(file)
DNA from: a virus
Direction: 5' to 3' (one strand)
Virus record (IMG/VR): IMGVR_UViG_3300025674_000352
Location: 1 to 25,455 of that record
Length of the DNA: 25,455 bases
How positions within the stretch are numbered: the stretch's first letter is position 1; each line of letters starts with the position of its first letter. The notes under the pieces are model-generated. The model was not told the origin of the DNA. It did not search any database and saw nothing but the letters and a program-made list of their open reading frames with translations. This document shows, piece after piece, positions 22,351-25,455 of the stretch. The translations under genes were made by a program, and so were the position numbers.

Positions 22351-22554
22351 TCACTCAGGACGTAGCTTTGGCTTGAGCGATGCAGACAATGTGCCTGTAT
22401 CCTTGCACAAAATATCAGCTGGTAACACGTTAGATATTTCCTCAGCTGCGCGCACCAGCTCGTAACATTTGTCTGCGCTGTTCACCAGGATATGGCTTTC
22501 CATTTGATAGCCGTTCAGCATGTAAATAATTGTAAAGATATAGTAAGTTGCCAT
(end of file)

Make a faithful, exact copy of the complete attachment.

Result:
DNA from: a virus
Direction: 5' to 3' (one strand)
Virus record (IMG/VR): IMGVR_UViG_3300025674_000352
Location: 1 to 25,455 of that record
Length of the DNA: 25,455 bases
How positions within the stretch are numbered: the stretch's first letter is position 1; each line of letters starts with the position of its first letter. The notes under the pieces are model-generated. The model was not told the origin of the DNA. It did not search any database and saw nothing but the letters and a program-made list of their open reading frames with translations. This document shows, piece after piece, positions 22,351-25,455 of the stretch. The translations under genes were made by a program, and so were the position numbers.

Positions 22351-22554
22351 TCACTCAGGACGTAGCTTTGGCTTGAGCGATGCAGACAATGTGCCTGTAT
22401 CCTTGCACAAAATATCAGCTGGTAACACGTTAGATATTTCCTCAGCTGCGCGCACCAGCTCGTAACATTTGTCTGCGCTGTTCACCAGGATATGGCTTTC
22501 CATTTGATAGCCGTTCAGCATGTAAATAATTGTAAAGATATAGTAAGTTGCCAT